Earlier in the month, down on Portobello Beach on a very blustery, cold day, wind howling in off the Firth of Forth. I was having a walk with my chum and his hounds when we saw this group in white robes, who got out of their car, walked down to the beach then facing out to sea they began to sing. We couldn’t understand the words, but it had the feel of a religious ceremony, and although we didn’t know the words (and despite the biting, cold wind!) their song sounded joyful. My friend had seen them in previous days that week doing the same thing, singing out to sea. We still don’t know who they were or what the significance of singing towards the sea was. A friend online said he saw a religious group do something similar when working in Africa, but he didn’t know why they did it either. Anyway, it was an unusual and intriguing thing to see…
Look, an actual day when it wasn’t howling a gale with the rain coming down horizontally!
And it was also very mild, temperature-wise, in fact too mild for me to wear my winter coat, had to slip to something lighter. Such a weird winter, we’ve had endless storms of high winds and driving rains then spells where the temperature has risen so much we’ve seen daffodils starting to poke out of the soil (even in December!) and petals appearing on the cherry blossom trees, then back to winter chills and gales again.
But this day was dry (it even brightened up a little later too) and fairly warm for a January day, and since that coincided with a weekend lots of folks hit Portobello beach and Promenade (lots of kids wobbling around on new skates or bikes they obviously got at Christmas but have had little chance to play on because of the lousy weather). Also gave me a chance to play with the new camera (lousy weather means I’ve had little chance since I got it, especially during the sort daylight hours), still getting used to it.
I wasn’t the only one taking photos of course!
While others were lost in thought
And some just happy to sit down by the sea and relax…
And there’s always coffee and snacks from the Little Green Van to perk you up on your Promenade strolling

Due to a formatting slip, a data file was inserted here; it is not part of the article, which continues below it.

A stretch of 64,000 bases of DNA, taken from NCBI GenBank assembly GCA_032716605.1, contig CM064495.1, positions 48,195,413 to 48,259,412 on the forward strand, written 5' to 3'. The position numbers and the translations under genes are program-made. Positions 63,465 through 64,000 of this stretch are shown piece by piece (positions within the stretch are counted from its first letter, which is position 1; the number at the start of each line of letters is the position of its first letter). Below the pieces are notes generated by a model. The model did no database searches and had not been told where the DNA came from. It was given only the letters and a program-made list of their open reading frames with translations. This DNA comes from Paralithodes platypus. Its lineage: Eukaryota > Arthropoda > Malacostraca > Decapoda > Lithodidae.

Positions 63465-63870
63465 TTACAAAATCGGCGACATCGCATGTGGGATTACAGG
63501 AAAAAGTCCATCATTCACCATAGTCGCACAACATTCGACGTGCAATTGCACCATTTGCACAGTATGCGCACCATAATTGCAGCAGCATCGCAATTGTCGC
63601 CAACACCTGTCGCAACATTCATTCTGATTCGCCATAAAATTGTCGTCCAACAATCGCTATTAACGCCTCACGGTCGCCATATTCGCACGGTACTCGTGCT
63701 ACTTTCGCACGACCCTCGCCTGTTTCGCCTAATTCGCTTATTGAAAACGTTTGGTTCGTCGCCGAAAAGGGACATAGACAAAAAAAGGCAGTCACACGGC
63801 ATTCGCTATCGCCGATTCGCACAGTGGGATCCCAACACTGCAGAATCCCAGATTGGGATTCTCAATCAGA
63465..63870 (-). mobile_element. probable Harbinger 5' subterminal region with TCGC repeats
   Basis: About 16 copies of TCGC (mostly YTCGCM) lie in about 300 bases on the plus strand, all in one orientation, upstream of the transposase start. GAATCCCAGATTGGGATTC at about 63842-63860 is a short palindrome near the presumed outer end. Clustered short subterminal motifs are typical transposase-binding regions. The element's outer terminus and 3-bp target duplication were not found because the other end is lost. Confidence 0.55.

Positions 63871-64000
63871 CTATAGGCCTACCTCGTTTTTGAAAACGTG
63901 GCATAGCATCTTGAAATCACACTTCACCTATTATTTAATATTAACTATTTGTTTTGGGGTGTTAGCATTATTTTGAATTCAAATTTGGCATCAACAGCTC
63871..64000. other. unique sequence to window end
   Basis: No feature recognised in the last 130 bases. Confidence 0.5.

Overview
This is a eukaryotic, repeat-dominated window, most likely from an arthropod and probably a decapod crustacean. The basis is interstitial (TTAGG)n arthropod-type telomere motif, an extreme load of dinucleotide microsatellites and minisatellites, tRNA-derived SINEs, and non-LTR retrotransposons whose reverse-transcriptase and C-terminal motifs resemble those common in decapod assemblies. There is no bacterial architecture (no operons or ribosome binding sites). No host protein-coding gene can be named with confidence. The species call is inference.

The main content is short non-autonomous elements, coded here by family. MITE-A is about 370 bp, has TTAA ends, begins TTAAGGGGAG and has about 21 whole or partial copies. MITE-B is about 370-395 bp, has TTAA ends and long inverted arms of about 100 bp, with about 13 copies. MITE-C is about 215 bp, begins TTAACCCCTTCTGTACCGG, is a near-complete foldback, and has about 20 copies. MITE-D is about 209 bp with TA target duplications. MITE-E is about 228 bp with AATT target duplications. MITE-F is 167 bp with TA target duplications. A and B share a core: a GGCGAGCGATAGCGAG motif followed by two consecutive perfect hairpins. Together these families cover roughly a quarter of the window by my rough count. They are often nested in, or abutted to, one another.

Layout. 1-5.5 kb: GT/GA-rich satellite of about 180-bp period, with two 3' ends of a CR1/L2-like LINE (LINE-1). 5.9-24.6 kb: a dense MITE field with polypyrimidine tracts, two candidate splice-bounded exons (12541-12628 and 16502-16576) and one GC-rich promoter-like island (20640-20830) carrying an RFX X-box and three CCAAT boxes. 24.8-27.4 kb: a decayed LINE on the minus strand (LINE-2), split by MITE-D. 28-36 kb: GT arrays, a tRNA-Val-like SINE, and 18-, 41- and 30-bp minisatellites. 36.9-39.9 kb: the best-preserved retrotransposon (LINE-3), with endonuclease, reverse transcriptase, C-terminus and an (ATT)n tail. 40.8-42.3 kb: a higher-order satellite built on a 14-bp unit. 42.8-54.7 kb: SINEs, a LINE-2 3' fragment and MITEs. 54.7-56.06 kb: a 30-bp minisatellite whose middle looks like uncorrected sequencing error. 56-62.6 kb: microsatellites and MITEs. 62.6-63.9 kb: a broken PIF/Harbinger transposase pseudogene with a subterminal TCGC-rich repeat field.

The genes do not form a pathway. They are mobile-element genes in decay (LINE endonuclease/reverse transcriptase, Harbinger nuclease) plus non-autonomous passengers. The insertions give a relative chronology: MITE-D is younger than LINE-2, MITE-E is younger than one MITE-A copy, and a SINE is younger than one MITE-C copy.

(as ever click the pics for the larger versions on my Flickr)
Down on the coast near North Berwick, short but beautifully golden winter day, sun setting, casting long shadows and warm, copper coloured light over the distinctive triangular shape of North Berwick Law (a major local landmark, it can even be glimpsed from parts of Edinburgh on a good day) as the rising Moon chases the sun from sky:
Chum and I wandered down to Portobello the other week (Edinburgh’s seafront area), rather grey and stormy day as we walked along the promenade, as you can see:
This howling, freezing wind, rain and grey mist and clouds, the crashing waves and blowing sand didn’t stop a few hardy souls from trying to fly kites on the beach though!
We ducked out of the weather and into the Espy, a very nice pub and bistro right on the promenade by the beach at Porty (very child and also dog friendly place too, if you’re looking for one) and settled into the dry, welcoming warmth of the pub, finding a pair of nice, old leather Queen Anne chairs to relax back into, ale in hand, for a relaxing natter. And then the barman told us that there was someone from Innes and Gunn, the very fine independent Scottish brewer, set up in the back with samples of their wares and we should check it out. And naturally we did and had a nice talk with the brewery rep who talked us through some of their different ales, from ones we had seen and tried before to some new ones and some export only ones (they sell a lot abroad – Canada and Sweden are two of their biggest markets now).